If F is the net force, v is the component of ion velocity in the plane of deflection, and q is the ionic charge, we have

F=qBv−qE

Here a radial positive force is inward and a negative force is outward along the radius of curvature of an ion trajectory through electric sector 72. We can then express the radius of curvature r and its dispersion by r = mv 2 qBv - qE and dr r = ( Bv - 2 E Bv - E ) dv v ,

respectively.

Thus we have a special case of double-focusing, viz., zero dispersion of r with respect to v, when the magnetic force is just twice the electric force, i.e., when

Bv=2E

For an object and image at the entrance and exit of the field boundaries, respectively, this design yields direction-focusing at a deflection angle of π/{square root over (2)} (i.e., 127.3), exactly like a cylindrical electrostatic energy analyzer. For the more convenient 90 deflection angle , the object and image foci are located at about 0.35 r from the field boundaries. The mass selected is given by m = q 2 B 2 r 2 8 E

Ions traversing central orbit 86 are detected by detector 64 and are recorded by external electrometer 130. Particularly, ions traversing the electric and magnetic sectors that exit image slit electrode 120 are drawn to highly negative electrode 122 in ion detector 110 which is held at about −1.5 kilovolts. Ions are accelerated through an aperture striking microchannel plate 124. Electron multiplication within microchannel plate 124 develops an ion current in a manner well-known to anyone skilled in the art, and such current is established in ion signal electrode 128 and carried to an external electrometer 130.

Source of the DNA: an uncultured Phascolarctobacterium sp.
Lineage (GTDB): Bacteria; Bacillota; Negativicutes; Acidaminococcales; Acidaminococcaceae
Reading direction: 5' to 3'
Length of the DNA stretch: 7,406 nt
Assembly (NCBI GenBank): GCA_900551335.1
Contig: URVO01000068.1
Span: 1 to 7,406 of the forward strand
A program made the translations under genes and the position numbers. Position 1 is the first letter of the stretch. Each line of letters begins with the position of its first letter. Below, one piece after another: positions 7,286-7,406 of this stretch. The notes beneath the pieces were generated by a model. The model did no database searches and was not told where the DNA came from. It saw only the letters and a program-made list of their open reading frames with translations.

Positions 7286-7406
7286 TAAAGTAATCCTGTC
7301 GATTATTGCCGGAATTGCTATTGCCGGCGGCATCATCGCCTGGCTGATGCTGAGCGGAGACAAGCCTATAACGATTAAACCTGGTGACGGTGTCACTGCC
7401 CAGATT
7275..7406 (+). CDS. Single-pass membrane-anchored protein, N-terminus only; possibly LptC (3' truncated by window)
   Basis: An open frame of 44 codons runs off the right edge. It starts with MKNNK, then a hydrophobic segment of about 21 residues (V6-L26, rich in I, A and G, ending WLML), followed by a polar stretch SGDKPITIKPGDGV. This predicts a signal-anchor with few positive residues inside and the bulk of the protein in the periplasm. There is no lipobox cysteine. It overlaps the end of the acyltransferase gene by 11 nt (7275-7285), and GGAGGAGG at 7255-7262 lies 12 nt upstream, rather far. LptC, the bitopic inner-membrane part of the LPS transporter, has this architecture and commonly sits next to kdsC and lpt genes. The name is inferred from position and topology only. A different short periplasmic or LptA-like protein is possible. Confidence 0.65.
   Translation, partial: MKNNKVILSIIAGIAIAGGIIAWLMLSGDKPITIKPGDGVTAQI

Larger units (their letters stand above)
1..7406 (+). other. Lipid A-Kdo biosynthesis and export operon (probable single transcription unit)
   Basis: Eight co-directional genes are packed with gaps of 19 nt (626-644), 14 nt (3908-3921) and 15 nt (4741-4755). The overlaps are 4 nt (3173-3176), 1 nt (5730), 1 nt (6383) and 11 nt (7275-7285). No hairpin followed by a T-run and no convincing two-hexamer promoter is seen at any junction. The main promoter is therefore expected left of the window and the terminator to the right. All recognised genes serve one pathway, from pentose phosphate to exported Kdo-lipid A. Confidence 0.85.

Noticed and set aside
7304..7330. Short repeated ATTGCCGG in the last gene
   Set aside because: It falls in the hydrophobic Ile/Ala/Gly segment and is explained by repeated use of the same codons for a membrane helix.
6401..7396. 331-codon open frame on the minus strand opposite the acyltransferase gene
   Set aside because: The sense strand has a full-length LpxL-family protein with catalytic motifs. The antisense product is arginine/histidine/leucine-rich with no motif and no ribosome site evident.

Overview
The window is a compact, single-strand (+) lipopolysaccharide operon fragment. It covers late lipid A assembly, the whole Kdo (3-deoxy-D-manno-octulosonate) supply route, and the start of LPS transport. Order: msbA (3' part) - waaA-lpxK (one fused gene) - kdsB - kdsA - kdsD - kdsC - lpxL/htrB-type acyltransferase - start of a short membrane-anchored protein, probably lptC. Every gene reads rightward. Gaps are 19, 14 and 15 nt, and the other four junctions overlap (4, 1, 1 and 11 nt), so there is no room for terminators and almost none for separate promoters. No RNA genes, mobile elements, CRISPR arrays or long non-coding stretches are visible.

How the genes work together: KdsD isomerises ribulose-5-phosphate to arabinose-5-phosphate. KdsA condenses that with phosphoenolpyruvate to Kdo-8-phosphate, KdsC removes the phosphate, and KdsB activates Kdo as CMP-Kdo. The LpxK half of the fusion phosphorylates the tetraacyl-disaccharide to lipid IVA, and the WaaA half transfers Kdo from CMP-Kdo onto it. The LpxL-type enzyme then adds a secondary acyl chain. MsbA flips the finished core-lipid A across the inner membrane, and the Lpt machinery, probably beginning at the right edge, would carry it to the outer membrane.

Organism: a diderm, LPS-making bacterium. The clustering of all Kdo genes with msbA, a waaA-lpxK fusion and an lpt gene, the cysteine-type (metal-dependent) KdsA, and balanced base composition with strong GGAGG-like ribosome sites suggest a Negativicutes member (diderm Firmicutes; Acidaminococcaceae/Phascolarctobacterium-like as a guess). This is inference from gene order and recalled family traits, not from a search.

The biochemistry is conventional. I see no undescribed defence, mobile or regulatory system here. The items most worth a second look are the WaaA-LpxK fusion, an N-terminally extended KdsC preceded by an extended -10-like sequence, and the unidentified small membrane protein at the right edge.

All electrical connections to mass sensor 10 are made through electrodes lithographically printed onto the outside surfaces of upper and lower plates 40 and 42. These contacts are arranged in a pitch and width that conform to standard printed circuit edge connector spacing, typically 2.54 mm or 3.96 mm, thus allowing mass sensor 10 to be conveniently inserted into such a connector and easily replaced.

Mass sensor electronics 22 reside on individual printed circuit boards of conventional design and provide the operating voltages, commands, signals required to operate the device, along with a microcomputer controller operating independently or in conjunction with another computer. Commands and data are transferred between mass sensor 10 and computer(s) through standard communications cables 24. As any number of different electronic configurations might serve to operate mass sensor 10, the electronics are here considered necessary to such operation, but not specifically part of the invention.

The above described mass sensor 10 is relatively small, manufactured from light weight materials, such as ceramics, and has low electrical power requirements. In one embodiment, mass sensor 10 is about 45 mm wide by 45 mm long by 5 mm high with an ion path length of less than 5 cm, allowing operation at pressures above 0.1 milliTorr and, for many applications, a 1 liter/sec pumping capacity. Further, mass spectrometer sensor 10 can be in continuous operation without requiring full-time operators.

While the invention has been described in terms of various specific embodiments, those skilled in the art will recognize that the invention can be practiced with modification within the spirit and scope of the claims.

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Classifications
U.S. Classification250/296
International ClassificationG06Q20/00, G01N27/62, H01J49/28, H01J49/02, H04L29/08
Cooperative ClassificationH04L67/10, H04L69/329, G06Q20/00, H01J49/02, H01J49/288
European ClassificationG06Q20/00, H01J49/28D2A, H01J49/02, H04L29/08N9